Morsi refuses to quit as Egypt army deadline looms

President Mohamed Morsi refused to quit hours before an army ultimatum expires on Wednesday as deadly violence rocked Cairo during mass protests demanding he resign, in Egypt's worst crisis since its 2011 revolution.

In a televised address early Wednesday, the embattled Islamist leader said he had been freely elected to lead the troubled nation little more than a year ago and intended to stick to his task.

The only alternative to respecting the constitutional legitimacy of the office was further bloodshed on the streets, he warned, adding that he stood ready to "give my life" to defend constitutional legitimacy.

Only hours after Morsi's speech, the health ministry reported that unidentified gunmen had killed 16 people and wounded about 200 more after opening fire on a rally by his supporters in Cairo.

With a showdown looming between Morsi and the army, Egypt's military chiefs said Wednesday they were ready to die to defend the people of Egypt.

"The general commander of the armed forces said it was more honourable for us to die than to have the people of Egypt terrorised or threatened," said a statement called "The Final Hours" posted on a page associated with the army.

"We swear to God that we will sacrifice our blood for Egypt and its people against all terrorists, extremists and ignorant" groups, it said, citing army chief Abdel Fattah al-Sisi.

Morsi's defiant speech came as the clock ticked down on a deadline set by the powerful military for him to meet the "people's demands" by 4:30 pm (1430 GMT) on Wednesday or have a solution imposed on him.

While he made no direct reference to the ultimatum in his speech, a message posted on his official Twitter account called on the army to back off.

"President Morsi insists on (his) constitutional legitimacy and rejects any attempt to overstep it," the message said.

"(He) calls on the armed forces to withdraw their warning and rejects any dictates, domestic or foreign."

But Egypt's state-owned and independent press predicted Wednesday would be the day of Morsi's departure.

"Today: Ouster or Resignation," read the front-page headline of the state-owned mass circulation daily Al-Ahram. "The End," declared the independent daily Al-Watan.

Cairo's streets were again unusually quiet on Wednesday, with many choosing to stay home over fears of more violence.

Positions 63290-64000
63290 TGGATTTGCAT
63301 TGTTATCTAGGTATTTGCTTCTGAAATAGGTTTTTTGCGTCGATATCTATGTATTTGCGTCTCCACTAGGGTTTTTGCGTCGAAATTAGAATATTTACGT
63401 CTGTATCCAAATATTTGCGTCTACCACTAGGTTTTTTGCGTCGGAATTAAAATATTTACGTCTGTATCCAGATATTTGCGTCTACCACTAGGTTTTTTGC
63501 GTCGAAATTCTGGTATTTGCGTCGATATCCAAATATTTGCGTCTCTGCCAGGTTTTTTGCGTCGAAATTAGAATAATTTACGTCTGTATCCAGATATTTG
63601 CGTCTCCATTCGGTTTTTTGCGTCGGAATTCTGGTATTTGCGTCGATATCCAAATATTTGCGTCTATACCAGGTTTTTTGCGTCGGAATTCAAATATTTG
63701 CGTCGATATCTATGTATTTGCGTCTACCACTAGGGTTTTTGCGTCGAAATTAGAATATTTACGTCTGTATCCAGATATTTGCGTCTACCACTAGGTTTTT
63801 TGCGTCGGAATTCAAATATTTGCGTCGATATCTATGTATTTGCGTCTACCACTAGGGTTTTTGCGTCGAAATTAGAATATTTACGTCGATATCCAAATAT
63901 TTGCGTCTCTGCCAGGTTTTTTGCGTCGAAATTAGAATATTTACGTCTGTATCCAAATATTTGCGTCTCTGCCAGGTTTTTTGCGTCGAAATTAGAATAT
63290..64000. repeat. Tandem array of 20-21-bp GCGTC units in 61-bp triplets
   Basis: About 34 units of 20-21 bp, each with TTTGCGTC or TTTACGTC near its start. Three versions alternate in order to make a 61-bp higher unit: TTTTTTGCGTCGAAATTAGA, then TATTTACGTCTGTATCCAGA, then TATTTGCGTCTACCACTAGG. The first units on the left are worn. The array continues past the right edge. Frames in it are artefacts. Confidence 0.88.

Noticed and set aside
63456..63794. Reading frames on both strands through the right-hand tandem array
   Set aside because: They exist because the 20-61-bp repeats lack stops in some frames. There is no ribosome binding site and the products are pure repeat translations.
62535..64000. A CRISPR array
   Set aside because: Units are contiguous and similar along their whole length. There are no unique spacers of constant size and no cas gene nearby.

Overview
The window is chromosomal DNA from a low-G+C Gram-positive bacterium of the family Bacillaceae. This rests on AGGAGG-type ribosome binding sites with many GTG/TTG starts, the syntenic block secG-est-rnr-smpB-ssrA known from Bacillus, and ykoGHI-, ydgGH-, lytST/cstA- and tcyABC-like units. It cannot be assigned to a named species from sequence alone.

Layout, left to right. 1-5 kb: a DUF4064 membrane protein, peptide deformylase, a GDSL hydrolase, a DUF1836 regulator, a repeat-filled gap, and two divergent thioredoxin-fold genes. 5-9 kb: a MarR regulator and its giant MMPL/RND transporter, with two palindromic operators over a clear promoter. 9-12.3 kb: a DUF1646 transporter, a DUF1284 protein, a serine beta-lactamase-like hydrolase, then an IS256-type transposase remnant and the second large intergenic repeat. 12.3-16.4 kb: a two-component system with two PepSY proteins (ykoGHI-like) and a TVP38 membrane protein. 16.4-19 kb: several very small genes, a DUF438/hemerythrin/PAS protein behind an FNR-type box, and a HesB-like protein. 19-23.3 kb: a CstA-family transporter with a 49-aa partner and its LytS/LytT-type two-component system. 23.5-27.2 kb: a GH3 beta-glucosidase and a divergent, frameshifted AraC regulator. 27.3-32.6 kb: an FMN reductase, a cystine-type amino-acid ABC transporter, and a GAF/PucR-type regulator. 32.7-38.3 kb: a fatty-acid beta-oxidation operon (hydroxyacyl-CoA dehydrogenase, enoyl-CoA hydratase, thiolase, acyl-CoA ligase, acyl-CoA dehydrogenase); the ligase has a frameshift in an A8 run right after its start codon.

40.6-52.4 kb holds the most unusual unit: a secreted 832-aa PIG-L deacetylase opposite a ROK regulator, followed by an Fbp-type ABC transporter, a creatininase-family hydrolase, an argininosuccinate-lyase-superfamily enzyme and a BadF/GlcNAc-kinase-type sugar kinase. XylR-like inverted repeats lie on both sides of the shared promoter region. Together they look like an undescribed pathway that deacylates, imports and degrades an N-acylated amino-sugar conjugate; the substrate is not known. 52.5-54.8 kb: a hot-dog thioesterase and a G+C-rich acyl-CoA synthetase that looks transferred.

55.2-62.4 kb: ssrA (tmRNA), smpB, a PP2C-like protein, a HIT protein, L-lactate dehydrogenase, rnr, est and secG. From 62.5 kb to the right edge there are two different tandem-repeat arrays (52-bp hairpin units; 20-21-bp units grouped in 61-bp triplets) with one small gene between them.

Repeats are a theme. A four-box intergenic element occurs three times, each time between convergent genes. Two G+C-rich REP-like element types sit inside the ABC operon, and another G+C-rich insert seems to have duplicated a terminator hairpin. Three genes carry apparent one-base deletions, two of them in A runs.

"The Islamists declared war on the rest of the population yesterday. I'm very scared," said Cairo resident Soha Abdelrahman.

In the neighbourhood of Giza, a group of men stopped a minibus carrying commuters, threatening to "kill anyone with a beard" in reference to Islamists, one witness told AFP.

After Morsi's speech, the opposition Tamarod movement, which on Sunday mobilised millions of demonstrators for what the military described as the biggest protests in Egyptian history, accused Morsi of "threatening his own people".

Morsi and General Sisi held talks on Tuesday to "discuss the current crisis," a military source said.

The army's 48-hour ultimatum drew a rapturous welcome from opponents of Morsi when it was delivered on Monday.

But his supporters accused the generals of preparing a return to the unpopular military rule of the months between the overthrow of former president Hosni Mubarak in February 2011 and Morsi's swearing-in on June 30 last year.

Government daily Al-Ahram, in its online edition, reported details of the demands set out by the army.

The army told Morsi to step down if he could not come up with a plan that would satisfy the masses calling for him to go, or face being removed, it reported.

The plan provided for an interim administration of up to a year to replace him, which would include the head of the supreme constitutional court and a senior army figure, the paper reported.

The constitution, controversially approved by Morsi's Islamist allies in December, would be suspended for up to a year while a new one was drawn up.

There would be presidential and legislative elections under terms set by the new constitution, which itself would be put to a referendum.

In addition to the 16 deaths at the pro-Morsi rally, seven other people were killed and dozens more injured in clashes Tuesday in the capital between the president's supporters and opponents.

Morsi's opponents accuse him of having betrayed the revolution by concentrating power in Islamist hands and of sending the economy into freefall.

His supporters say he inherited many problems from a corrupt regime, and that he should be allowed to complete his term, which runs until 2016.